Georgia voters will have a fresh chance Tuesday to decide who they want in charge of state elections after a race for governor rocked by voting suppression allegations. And they’ll get an opportunity to pick a member of the state’s regulatory agency in a contest that’s shattered spending records.
Tuesday’s runoff pits Democrat John Barrow against Republican Brad Raffensperger in the race for secretary of state, a contest for an open seat that pits two dueling approaches to the voter cancellations and long lines that drew national attention last month.
And two-time Republican incumbent Chuck Eaton faces Democratic businesswoman Lindy Miller in the race for a seat on the Public Service Commission, a typically low-profile election that’s attracted millions of dollars in spending and stoked a new debate over the viability of the Plant Vogtle nuclear facility.
The polls are open Tuesday from 7 a.m. to 7 p.m. You can find your voting site here.
Beyond the policy issues, Tuesday’s vote will speak volumes about Georgia’s politics, too. Republicans usually have the edge in fall runoffs, which turn out an older and whiter electorate. But Democrats eager to avoid another clean sweep are desperate to claim their first foothold in statewide office since 2010.
The runoff is needed because no candidate in either race won a majority of the votes, with Libertarians earning a few percentage points in both contests. Eaton narrowly missed the mark the majority-vote margin, while Barrow trailed Raffensperger by less than 1 percentage point.
Here are six factors that are shaping the runoff:
Low-energy race: Remember the record turnout that made Brian Kemp and Stacey Abrams the two top gubernatorial vote-getters in Georgia history? Well that seems like a distant memory now. About 400,000 voters cast early ballots – one-fifth of the general election tally – and the runoffs are getting just a fraction of the attention that the state’s hotly-contested general election earned. This type of low-turnout affair will hinge on a candidate’s ability to drive core voters to the polls.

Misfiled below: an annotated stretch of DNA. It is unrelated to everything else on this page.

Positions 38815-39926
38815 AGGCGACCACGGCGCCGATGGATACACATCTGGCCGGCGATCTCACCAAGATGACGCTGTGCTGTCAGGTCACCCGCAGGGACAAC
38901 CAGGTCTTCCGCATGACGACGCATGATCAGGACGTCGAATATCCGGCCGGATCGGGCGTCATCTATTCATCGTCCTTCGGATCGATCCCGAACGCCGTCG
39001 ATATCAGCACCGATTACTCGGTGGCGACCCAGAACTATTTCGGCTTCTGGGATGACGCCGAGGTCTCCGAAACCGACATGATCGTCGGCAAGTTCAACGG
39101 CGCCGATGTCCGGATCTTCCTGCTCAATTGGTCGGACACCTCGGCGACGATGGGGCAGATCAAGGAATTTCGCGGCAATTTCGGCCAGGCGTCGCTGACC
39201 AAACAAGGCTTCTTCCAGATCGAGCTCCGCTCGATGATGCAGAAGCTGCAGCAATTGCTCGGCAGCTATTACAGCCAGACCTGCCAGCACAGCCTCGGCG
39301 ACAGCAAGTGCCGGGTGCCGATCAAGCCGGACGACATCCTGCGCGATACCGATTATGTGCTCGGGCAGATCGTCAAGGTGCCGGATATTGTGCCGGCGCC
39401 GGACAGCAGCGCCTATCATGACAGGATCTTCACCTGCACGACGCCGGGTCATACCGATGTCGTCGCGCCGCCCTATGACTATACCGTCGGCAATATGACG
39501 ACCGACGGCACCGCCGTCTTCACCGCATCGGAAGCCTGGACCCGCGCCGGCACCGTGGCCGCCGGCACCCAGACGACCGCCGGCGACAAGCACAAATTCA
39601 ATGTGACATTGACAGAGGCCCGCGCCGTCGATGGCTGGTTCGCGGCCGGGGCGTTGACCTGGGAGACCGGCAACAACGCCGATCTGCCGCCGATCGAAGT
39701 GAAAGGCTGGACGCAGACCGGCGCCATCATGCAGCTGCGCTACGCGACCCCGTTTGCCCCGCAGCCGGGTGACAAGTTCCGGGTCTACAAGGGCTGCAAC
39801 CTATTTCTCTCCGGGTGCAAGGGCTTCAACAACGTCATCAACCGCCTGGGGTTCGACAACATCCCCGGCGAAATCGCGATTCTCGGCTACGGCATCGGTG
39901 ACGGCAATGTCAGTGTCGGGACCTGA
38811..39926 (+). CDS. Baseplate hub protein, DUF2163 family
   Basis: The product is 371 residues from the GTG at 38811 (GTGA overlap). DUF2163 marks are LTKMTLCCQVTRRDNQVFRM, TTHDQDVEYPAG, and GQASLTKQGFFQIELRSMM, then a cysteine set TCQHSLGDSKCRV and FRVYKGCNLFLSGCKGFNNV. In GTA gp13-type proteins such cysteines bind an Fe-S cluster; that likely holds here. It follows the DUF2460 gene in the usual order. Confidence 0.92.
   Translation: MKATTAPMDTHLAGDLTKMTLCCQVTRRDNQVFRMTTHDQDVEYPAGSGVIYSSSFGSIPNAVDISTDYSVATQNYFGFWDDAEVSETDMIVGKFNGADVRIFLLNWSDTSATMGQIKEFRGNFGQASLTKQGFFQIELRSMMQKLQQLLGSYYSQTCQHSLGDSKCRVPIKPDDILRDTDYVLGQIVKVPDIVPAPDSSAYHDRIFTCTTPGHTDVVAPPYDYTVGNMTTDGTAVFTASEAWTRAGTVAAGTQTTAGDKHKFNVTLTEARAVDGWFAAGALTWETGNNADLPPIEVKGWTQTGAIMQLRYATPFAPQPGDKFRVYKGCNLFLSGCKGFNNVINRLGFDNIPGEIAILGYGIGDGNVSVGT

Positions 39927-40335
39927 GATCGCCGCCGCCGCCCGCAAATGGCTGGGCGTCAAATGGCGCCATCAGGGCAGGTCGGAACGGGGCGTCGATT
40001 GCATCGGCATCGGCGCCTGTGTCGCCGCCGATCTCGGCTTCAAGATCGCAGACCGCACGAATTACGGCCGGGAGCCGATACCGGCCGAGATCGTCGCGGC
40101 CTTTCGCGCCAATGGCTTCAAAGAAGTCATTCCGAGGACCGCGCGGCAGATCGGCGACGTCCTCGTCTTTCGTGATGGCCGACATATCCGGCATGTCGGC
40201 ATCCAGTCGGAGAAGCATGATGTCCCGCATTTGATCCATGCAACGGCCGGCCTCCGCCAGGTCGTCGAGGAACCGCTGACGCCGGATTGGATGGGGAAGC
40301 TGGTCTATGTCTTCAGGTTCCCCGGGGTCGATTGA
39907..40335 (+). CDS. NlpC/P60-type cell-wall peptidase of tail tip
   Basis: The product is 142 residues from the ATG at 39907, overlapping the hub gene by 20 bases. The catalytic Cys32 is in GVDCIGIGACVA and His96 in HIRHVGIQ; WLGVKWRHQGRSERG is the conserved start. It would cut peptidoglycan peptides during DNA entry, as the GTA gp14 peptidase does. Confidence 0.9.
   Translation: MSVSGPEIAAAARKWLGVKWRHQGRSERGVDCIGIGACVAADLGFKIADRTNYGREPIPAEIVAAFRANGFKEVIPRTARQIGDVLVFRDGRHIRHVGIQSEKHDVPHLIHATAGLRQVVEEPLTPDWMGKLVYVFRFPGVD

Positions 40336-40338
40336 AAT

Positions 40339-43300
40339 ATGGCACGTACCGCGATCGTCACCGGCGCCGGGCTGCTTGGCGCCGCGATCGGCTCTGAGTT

Voting rights. The contest assures that the debate in Georgia over ballot access remains front-and-center – not that it was in danger of losing steam. Barrow wants to keep Georgia’s photo ID laws but make it more difficult to cancel someone’s voter registration. Raffensperger aims to mostly maintain Georgia’s current election process and vows to combat potential voter fraud, which is extremely rare in part because of the requirement for voters to show photo ID. Add to that mix a far-reaching lawsuit filed last week by Abrams’ new voting rights advocacy group that seeks vast changes in the election system.
Politics, politics. Barrow, a former U.S. congressman, prided himself on winning five terms as a centrist as his east Georgia district grew increasingly competitive. Now he’s trying to rev up Democrats in an era where Abrams and other progressives dominate the party. Raffensperger is sticking to many of the conservative issues that Brian Kemp embraced when he was secretary of state, though he’s running a far lower-profile campaign that included skipping the only televised debate of the runoff.
Vogtle fallout. One of the biggest debates in the PSC race involves the troubled Vogtle nuclear project, whose costs have doubled to nearly $27 billion and is set to be five years behind schedule upon completion. Miller has criticized Eaton’s failure to put “meaningful incentives” to finish the project quicker. Eaton claims he’s protected utility ratepayers and that Miller doesn’t understand the commission’s role.
Cash money. Democrats far outraised their Republican opponents in the four-week campaign, with both Barrow and Miller taking in about twice as much as Raffensperger and Eaton. That cash has fueled a wave of TV ads, digital spots and glossy mailers in both contests. Then there’s the more shadowy spending from a Washington-based nuclear power group that spent about $1 million to support Eaton’s candidacy.
Polarized politics. The early-voting numbers tilt toward Republicans, showing a far older and whiter electorate than just a month ago. Republicans hope President Donald Trump’s endorsement of Raffensperger on social media helps to further energize conservatives. Democrats retained some of the grassroots canvassers who crisscrossed the state ahead of the November vote, and aimed for liberals furious with Kemp’s refusal to resign during the race. Barrow, meanwhile, returned to his old congressional district to pump up voters, traveling from Savannah to Augusta to Athens on an election-eve Jeep tour.